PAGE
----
Monday, January 9, 2012

Estate Litigation Requires Competent, Trustworthy Lawyers

Dealing with windfalls, such as an inheritance, can be a time-consuming, albeit eventually rewarding experience, if one is willing to make the effort to investigate the details of an estate and seek out professional counsel to handle the intricate and sometimes thorny parts of the various statutes of estate law.

Laws covering estates generally fall under the laws of individual states or, in Canada, specific provinces, but all estate law is bound in principal by federal statues and subject to tax, though, like the federal income tax, there are wide swathes of exclusions, exemptions and deductions which allow rightful heirs to keep much of what is being passed on from a decedent.

The most arduous part of the process is called probate, wherein a court will examine the will, determine the heirs and the executor (if named in the will, otherwise one will be appointed by the court or chosen by the heirs), set up a tax account and begin the process of separating out assets and liabilities.

The two most important individuals involved in the handling of an estate are the executor and the estate lawyer, and it's of paramount importance that the executor locate and retain a qualified specialist, preferably in the geographical location of the deceased, because, generally, that's where most of the assets will be located.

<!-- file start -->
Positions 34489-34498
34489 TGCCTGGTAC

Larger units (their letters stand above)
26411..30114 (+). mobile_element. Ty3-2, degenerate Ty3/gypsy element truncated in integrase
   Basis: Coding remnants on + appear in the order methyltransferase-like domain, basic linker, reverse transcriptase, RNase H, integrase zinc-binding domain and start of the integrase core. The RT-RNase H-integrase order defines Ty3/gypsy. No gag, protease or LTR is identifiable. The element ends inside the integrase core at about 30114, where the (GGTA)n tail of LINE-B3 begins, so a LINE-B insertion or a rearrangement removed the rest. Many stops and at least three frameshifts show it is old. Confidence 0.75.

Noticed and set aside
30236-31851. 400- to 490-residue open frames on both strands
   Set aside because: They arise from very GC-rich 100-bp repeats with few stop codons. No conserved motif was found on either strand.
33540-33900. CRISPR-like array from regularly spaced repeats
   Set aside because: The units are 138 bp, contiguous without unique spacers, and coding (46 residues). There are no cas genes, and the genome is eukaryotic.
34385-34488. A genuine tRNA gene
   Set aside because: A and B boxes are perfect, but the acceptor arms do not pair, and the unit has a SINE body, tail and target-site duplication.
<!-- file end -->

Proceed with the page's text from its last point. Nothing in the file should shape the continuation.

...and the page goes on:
It's not a difficult task to find qualified estate attorneys in one's particular city of town, thanks to the internet. For instance, somebody looking for a lawyer in Barrie, Ontario, would simply enter search terms on Bing or Google for estate lawyer barrie to return a list of qualified practitioners of estate litigation and then proceed to contact the best and/or most reputable.

Both the executor and the attorney are limited to the amount they can receive from handling an estate. Usually, the amount is a percentage of net assets, somewhere in the range of three to six percent. This generally-universal feature of estate law provides a safeguard to rightful heirs that an unscrupulous executor or attorney (yes, there are a few) cannot appropriate the best or most valuable assets of an estate, be they in the form of real estate, securities, goods or cash in bank accounts.

Dealing with the death of a loved one is an emotional issue for many, but keeping in close contact with the executor over the period of the "estate year" (generally the amount of time it takes to settle and discharge a will and estate) is a good idea for heirs who believe they are entitled to a share of the disbursement.

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